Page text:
A Leftist view of patriotism
The Left can't help it. They just cannot see straight. The academic article below by Israeli academic Gal Ariely starts out by standing reality on its head. He is perfectly right in saying that in recent years in America there has been a "more pronounced tendency towards suppressing civil liberties and critical voices". But who is responsible for that?
America has been undergoing quite spectacular attempts by Leftists endeavouring to squash Christianity in general and rejection of homosexuality in particular so is Dr. Ariely blaming the Left for speech suppression? Far from it. He says the guilty ones are patriots! Patriots these days are usually conservatives so Dr Arielya has got the boot on precisely the wrong foot! For a HUGE chronology of Leftist censorship activities, see here
The whole aim of his article is to discredit patriotism. But there is nothing wrong with patriotism. It is the Leftist distortion of patriotism -- nationalism -- that is the problem. Orwell understood the distinction between the two:
"There is a habit of mind which is now so widespread that it affects our thinking on nearly every subject, but which has not yet been given a name. As the nearest existing equivalent I have chosen the word ‘nationalism’, but it will be seen in a moment that I am not using it in quite the ordinary sense, if only because the emotion I am speaking about does not always attach itself to what is called a nation — that is, a single race or a geographical area. It can attach itself to a church or a class, or it may work in a merely negative sense, against something or other and without the need for any positive object of loyalty.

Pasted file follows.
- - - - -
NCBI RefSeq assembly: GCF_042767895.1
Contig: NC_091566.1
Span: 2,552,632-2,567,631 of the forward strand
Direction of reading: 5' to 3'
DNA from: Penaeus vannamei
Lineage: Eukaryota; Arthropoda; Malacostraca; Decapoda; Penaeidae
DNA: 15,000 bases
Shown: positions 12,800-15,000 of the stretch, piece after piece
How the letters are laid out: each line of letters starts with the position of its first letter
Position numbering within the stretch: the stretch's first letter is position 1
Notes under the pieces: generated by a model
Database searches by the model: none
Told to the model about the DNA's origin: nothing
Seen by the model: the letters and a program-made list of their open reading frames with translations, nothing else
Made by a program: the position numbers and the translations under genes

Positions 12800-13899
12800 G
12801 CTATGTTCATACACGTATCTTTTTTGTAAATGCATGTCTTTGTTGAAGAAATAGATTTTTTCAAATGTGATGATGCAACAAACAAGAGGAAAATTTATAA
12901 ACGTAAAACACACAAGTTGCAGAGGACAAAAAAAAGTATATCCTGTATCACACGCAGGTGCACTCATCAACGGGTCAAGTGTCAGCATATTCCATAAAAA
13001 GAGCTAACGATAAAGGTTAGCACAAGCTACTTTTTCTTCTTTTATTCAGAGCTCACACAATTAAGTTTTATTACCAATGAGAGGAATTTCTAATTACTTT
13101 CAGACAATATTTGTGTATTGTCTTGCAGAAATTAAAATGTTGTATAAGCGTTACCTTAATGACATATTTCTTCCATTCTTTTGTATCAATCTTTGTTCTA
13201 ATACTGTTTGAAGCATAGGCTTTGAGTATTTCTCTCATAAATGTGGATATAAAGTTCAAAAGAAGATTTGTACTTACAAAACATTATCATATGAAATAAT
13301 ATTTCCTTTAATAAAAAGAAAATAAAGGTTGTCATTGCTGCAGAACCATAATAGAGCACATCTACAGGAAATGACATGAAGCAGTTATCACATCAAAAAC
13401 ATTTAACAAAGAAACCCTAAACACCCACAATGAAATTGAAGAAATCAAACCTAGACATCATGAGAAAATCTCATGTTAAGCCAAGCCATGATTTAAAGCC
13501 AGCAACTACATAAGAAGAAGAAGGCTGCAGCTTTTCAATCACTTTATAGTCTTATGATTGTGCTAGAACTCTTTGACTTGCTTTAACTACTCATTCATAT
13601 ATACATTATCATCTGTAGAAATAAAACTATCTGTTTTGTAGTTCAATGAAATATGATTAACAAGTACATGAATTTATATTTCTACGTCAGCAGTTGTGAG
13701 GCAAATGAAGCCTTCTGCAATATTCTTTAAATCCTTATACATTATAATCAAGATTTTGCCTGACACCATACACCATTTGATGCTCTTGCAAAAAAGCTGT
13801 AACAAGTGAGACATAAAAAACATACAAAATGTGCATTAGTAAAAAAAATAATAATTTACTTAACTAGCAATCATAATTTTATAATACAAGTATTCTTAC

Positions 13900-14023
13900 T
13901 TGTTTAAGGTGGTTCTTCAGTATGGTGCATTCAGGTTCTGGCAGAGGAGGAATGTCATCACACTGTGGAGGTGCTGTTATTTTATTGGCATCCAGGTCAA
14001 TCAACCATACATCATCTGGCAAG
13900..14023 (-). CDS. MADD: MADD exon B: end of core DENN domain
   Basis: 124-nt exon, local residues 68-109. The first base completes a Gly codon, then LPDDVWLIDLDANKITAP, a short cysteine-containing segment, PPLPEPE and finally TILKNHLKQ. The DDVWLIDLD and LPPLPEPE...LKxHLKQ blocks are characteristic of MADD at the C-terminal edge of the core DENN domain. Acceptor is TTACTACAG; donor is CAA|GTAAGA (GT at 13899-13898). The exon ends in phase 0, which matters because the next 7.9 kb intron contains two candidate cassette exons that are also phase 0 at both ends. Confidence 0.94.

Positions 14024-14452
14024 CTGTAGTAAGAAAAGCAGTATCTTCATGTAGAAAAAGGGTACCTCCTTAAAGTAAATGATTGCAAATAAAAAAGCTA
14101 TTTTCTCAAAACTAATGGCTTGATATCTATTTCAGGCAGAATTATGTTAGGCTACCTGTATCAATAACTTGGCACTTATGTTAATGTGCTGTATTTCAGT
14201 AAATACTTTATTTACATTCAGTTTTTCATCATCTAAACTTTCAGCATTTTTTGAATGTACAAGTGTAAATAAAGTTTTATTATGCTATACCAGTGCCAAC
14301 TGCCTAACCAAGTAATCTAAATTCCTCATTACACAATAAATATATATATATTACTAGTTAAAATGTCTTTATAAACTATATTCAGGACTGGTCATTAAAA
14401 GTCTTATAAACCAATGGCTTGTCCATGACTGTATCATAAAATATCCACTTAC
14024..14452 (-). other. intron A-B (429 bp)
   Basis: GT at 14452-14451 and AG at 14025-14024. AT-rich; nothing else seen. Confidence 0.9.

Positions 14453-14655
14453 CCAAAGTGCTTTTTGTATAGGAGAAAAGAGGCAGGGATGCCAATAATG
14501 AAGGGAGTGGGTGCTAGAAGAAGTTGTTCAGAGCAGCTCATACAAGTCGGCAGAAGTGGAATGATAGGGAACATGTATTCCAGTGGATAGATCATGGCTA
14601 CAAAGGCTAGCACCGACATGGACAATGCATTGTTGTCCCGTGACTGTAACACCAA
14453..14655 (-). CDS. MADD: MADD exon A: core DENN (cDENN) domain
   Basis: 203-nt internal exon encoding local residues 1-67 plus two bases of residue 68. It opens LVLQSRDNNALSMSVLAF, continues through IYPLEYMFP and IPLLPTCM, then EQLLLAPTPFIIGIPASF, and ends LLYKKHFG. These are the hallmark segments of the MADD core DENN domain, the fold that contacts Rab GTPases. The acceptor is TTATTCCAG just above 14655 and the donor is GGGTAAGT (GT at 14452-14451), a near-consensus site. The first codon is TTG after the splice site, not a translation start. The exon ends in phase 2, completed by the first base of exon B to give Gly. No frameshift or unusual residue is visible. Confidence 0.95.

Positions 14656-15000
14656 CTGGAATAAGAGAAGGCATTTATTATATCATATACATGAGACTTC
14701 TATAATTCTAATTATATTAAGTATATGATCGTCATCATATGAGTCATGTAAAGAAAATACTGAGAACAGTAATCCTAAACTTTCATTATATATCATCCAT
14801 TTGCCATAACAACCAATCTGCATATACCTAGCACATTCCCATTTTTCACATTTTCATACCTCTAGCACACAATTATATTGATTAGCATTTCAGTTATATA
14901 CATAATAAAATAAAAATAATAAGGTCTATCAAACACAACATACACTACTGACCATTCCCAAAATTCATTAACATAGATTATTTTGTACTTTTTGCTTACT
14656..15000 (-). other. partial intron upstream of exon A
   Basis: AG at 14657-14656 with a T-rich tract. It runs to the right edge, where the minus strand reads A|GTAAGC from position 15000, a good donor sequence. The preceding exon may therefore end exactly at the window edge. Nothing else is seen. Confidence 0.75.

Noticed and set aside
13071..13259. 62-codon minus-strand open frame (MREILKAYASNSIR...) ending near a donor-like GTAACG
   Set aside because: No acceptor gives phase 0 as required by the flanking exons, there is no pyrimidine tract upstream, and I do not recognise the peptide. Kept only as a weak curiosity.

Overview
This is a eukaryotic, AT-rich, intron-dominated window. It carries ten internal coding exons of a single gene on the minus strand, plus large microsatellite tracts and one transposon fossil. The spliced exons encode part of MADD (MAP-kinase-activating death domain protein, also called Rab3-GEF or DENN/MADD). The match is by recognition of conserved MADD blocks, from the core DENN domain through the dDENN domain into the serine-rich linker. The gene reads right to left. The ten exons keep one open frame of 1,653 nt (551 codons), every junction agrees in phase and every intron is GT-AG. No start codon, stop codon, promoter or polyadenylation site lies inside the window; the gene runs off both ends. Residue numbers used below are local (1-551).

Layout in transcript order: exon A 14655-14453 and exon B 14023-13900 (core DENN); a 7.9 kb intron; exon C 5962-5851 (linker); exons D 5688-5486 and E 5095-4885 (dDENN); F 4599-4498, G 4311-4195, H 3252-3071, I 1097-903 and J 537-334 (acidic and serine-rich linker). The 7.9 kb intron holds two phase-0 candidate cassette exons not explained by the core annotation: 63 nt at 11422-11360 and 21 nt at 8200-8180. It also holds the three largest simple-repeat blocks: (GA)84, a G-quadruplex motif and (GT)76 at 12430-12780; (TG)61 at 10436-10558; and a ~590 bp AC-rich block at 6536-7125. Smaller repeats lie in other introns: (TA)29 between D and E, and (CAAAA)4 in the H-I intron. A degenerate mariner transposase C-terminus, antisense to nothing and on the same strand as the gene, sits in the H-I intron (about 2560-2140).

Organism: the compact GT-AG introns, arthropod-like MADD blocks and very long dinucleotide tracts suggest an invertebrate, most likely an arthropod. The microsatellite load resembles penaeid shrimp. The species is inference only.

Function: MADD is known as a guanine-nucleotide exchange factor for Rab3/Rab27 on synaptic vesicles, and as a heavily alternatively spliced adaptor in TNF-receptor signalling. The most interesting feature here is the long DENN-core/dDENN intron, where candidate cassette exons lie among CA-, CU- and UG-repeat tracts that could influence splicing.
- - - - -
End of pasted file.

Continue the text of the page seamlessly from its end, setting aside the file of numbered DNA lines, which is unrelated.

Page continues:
By ‘nationalism’ I mean first of all the habit of assuming that human beings can be classified like insects and that whole blocks of millions or tens of millions of people can be confidently labelled ‘good’ or ‘bad’(1). But secondly — and this is much more important — I mean the habit of identifying oneself with a single nation or other unit, placing it beyond good and evil and recognising no other duty than that of advancing its interests.
Nationalism is not to be confused with patriotism. Both words are normally used in so vague a way that any definition is liable to be challenged, but one must draw a distinction between them, since two different and even opposing ideas are involved. By ‘patriotism’ I mean devotion to a particular place and a particular way of life, which one believes to be the best in the world but has no wish to force on other people. Patriotism is of its nature defensive, both militarily and culturally. Nationalism, on the other hand, is inseparable from the desire for power. The abiding purpose of every nationalist is to secure more power and more prestige, not for himself but for the nation or other unit in which he has chosen to sink his own individuality"